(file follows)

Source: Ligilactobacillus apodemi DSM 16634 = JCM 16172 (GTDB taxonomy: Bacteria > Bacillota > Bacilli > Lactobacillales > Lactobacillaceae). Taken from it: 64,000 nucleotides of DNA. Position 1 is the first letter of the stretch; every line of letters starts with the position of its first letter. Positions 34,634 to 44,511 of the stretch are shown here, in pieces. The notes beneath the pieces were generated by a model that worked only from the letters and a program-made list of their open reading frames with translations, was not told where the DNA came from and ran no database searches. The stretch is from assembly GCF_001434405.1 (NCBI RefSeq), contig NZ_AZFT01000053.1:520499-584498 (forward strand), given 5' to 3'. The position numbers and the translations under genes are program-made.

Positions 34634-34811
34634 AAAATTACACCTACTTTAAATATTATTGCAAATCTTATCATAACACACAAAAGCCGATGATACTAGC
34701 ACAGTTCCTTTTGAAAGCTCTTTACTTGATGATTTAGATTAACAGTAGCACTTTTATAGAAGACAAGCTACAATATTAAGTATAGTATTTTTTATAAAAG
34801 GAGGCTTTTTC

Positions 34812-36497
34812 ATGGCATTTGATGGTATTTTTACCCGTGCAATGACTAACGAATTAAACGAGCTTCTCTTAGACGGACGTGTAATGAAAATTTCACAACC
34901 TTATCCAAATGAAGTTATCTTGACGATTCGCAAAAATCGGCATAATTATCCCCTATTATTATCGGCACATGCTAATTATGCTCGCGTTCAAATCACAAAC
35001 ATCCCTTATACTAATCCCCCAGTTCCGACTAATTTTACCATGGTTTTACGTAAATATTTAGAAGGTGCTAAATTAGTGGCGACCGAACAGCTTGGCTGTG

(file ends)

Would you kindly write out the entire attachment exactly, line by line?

Source: Ligilactobacillus apodemi DSM 16634 = JCM 16172 (GTDB taxonomy: Bacteria > Bacillota > Bacilli > Lactobacillales > Lactobacillaceae). Taken from it: 64,000 nucleotides of DNA. Position 1 is the first letter of the stretch; every line of letters starts with the position of its first letter. Positions 34,634 to 44,511 of the stretch are shown here, in pieces. The notes beneath the pieces were generated by a model that worked only from the letters and a program-made list of their open reading frames with translations, was not told where the DNA came from and ran no database searches. The stretch is from assembly GCF_001434405.1 (NCBI RefSeq), contig NZ_AZFT01000053.1:520499-584498 (forward strand), given 5' to 3'. The position numbers and the translations under genes are program-made.

Positions 34634-34811
34634 AAAATTACACCTACTTTAAATATTATTGCAAATCTTATCATAACACACAAAAGCCGATGATACTAGC
34701 ACAGTTCCTTTTGAAAGCTCTTTACTTGATGATTTAGATTAACAGTAGCACTTTTATAGAAGACAAGCTACAATATTAAGTATAGTATTTTTTATAAAAG
34801 GAGGCTTTTTC

Positions 34812-36497
34812 ATGGCATTTGATGGTATTTTTACCCGTGCAATGACTAACGAATTAAACGAGCTTCTCTTAGACGGACGTGTAATGAAAATTTCACAACC
34901 TTATCCAAATGAAGTTATCTTGACGATTCGCAAAAATCGGCATAATTATCCCCTATTATTATCGGCACATGCTAATTATGCTCGCGTTCAAATCACAAAC
35001 ATCCCTTATACTAATCCCCCAGTTCCGACTAATTTTACCATGGTTTTACGTAAATATTTAGAAGGTGCTAAATTAGTGGCGACCGAACAGCTTGGCTGTG